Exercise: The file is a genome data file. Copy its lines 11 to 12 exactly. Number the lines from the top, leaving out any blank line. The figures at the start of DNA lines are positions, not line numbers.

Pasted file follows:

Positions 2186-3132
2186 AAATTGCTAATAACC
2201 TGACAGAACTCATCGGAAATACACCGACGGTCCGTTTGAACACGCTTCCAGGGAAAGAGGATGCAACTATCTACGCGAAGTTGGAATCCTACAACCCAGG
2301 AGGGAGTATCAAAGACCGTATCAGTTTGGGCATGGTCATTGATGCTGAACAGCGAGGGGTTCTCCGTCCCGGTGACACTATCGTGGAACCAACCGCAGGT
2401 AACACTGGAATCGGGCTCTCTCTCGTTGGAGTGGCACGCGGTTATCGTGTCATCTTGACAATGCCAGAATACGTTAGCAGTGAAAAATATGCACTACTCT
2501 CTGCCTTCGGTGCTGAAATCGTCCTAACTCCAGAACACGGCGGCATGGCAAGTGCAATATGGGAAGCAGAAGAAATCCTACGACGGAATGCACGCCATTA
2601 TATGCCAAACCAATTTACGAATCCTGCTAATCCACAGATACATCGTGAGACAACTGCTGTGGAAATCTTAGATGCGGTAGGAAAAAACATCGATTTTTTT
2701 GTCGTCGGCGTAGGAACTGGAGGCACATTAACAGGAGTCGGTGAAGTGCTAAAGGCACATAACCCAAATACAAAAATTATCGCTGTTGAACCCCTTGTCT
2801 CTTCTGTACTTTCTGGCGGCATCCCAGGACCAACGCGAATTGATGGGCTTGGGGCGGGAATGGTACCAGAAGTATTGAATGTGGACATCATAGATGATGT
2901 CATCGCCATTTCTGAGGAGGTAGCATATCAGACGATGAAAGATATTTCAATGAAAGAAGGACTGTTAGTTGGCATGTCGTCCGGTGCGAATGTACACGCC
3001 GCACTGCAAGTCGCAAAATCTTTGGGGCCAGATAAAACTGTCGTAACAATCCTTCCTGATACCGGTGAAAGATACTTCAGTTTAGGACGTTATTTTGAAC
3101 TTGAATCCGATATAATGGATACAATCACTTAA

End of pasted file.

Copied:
3001 GCACTGCAAGTCGCAAAATCTTTGGGGCCAGATAAAACTGTCGTAACAATCCTTCCTGATACCGGTGAAAGATACTTCAGTTTAGGACGTTATTTTGAAC
3101 TTGAATCCGATATAATGGATACAATCACTTAA